The growth paths of small business in a competitive global economy : the network perspective in the context of the clothing manufacturing industry in Durban.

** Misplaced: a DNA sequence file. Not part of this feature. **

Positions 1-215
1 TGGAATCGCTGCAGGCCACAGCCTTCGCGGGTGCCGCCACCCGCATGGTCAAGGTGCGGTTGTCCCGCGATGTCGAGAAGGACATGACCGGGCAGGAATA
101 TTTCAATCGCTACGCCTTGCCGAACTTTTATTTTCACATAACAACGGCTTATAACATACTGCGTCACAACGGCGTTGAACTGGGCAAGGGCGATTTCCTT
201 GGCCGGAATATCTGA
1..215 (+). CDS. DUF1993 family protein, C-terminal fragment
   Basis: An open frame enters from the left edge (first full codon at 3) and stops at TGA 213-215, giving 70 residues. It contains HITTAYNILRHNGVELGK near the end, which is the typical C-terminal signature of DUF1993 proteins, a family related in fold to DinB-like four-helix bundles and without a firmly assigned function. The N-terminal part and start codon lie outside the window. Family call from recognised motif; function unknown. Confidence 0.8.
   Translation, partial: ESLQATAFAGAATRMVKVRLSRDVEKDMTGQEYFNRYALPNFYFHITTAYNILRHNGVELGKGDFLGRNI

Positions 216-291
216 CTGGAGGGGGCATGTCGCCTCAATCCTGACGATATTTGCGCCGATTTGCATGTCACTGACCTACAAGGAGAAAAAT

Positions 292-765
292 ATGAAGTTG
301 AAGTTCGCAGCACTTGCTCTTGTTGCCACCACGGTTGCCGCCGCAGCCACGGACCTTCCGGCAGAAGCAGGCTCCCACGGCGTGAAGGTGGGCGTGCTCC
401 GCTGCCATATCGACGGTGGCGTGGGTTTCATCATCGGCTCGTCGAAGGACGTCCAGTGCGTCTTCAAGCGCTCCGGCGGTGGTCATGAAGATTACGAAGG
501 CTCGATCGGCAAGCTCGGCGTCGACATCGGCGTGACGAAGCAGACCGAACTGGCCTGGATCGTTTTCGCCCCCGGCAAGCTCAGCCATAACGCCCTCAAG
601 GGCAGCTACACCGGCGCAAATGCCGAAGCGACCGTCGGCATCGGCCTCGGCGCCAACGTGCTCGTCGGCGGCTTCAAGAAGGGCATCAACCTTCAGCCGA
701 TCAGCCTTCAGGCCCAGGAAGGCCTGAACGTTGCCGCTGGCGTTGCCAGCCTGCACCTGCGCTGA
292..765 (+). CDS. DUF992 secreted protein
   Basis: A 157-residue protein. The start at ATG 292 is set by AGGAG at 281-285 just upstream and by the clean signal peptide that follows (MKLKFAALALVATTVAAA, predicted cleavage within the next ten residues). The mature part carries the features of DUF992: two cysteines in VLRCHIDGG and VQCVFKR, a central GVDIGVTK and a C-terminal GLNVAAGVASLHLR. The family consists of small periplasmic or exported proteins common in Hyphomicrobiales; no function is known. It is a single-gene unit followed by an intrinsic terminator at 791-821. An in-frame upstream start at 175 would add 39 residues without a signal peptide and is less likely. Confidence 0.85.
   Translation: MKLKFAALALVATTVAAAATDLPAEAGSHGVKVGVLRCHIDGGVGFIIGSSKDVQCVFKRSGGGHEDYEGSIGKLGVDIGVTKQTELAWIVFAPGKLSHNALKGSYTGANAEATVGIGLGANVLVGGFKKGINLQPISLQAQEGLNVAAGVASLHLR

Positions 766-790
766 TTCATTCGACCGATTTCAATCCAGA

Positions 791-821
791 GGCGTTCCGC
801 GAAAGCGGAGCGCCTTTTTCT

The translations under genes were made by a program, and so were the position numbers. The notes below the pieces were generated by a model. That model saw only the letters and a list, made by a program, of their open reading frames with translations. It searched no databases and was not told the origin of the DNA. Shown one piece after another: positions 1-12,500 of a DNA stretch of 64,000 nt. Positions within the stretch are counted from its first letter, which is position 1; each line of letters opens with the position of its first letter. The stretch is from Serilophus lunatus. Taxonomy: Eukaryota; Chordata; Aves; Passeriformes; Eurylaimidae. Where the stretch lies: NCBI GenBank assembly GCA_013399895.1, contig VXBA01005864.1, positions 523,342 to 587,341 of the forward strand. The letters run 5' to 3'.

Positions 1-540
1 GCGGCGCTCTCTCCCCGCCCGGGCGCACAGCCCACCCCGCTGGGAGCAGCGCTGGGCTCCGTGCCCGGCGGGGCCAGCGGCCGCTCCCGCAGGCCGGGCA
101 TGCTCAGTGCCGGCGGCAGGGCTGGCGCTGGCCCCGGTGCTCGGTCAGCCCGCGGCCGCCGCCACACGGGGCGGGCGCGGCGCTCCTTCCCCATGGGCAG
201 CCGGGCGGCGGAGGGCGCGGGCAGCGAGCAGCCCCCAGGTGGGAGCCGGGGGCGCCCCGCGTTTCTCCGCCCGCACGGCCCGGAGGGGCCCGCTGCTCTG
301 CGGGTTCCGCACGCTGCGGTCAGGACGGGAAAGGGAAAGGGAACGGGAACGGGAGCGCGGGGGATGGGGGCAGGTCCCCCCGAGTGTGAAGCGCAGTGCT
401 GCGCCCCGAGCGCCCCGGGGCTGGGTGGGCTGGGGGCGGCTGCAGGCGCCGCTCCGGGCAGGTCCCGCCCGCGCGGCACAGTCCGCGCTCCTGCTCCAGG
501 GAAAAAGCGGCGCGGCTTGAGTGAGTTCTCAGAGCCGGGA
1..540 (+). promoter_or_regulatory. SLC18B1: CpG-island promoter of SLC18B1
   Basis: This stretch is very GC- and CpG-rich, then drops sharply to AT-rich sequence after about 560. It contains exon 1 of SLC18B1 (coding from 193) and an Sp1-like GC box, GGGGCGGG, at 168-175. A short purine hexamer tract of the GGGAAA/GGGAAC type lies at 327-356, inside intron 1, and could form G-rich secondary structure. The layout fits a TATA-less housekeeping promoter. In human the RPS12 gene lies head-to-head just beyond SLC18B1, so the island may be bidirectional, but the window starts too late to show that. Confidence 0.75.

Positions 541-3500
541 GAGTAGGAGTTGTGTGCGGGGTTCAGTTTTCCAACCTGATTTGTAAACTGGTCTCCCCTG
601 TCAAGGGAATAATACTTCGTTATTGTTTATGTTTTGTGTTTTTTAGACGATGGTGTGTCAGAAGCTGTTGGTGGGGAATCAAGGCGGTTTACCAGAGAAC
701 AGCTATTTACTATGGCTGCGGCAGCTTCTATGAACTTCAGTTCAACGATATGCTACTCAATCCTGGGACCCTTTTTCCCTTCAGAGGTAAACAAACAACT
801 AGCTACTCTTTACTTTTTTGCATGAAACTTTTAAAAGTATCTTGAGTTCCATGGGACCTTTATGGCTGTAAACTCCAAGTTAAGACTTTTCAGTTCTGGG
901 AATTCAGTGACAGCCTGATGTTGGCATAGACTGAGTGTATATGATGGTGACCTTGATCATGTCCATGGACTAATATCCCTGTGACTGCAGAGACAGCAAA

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One of the most enigmatic phenomena to explain in social and business sciences is the functioning and economic growth of organisations and national economies. This is testified by the several theoretical frameworks, which, with varying degrees of success, attempt to unravel the growth puzzle. This dissertation focuses on the network theory, with particular reference to small business growth in the contemporary competitive global economy. The primary focus is the isolation thesis which maintains that although small business growth is constrained by a number of factors, isolation rather than size is the key problem and that the answer lies in networking and clustering. Hypothesising that fraternal network is the most significant type of network for small business growth, the dissertation investigates the structural properties of networks in relation to the performance of the small clothing manufacturing enterprises (SCMEs) in the Durban Metropolitan Area (DMA). Combining qualitative and quantitative research approaches, descriptive network data and hermeneutic analyses, the dissertation argues that the growth and development of small business may be understood by the framework of relationships between the scopes of fraternal and factor networks, the medium of communication and the human factor. The dissertation empirically confirms the isolation thesis and the widely documented view that networks have positive impact on business performance although they could also be detrimental. The study finds that although clustering may be necessary it is certainly not a sufficient condition for inter-firm co-operation and joint action to a level that promotes individual firm performance and collective efficiency. The study argues that the widely documented poor performance of the clothing industry in the Durban Metropolis is, to a large extent, due to inadequate network relationships. The observed minimal network relationships among the sampled firms is largely the result of human factor decay manifesting as mistrust, selfishness, dishonesty, greed etc. Conceding that human factor decay is largely a consequence of the process of modernisation or the transition from Germeinschaft (Community) to Gesellschaft (Association), the dissertation maintains that human factor decay among the sampled SCMEs is exacerbated by the apartheid system, which undermined social and economic relationships. Of the three types of networks identified in the literature - factor, fraternal and communication networks - the study confirms the latter as the most significant to SCMEs in Durban. The study also confirms the view that the use of electronic networks or new information and communication technologies (ICTs) contributes significantly to economic performance. Although reverse causality is a possibility, the dissertation concludes that small firms are likely to be better off through increased electronic connectivity, as compared to face-to-face (FTF) interactions. By this finding and conclusion the study, on one hand, fails to confirm the hypothesis that fraternal networks are the most significant types of networks among the SCMEs in Durban. On the other hand, it confirms Castells' theory of a universal trend of social change towards a network society, a global informational economy and a culture of 'real virtuality'. The impact of ICTs use on the effectiveness and efficiency of networks, however, depends on the scope of networks but more importantly, on the human factor (HF) i.e., appropriate human personality traits, e.g., information management skills and knowledge, trust, honesty, reciprocity, loyalty and creativity. In the concluding chapter, the dissertation explores the policy implications of the findings and offers recommendations that could inform trade and industrial policy for small business growth and development through the network perspective.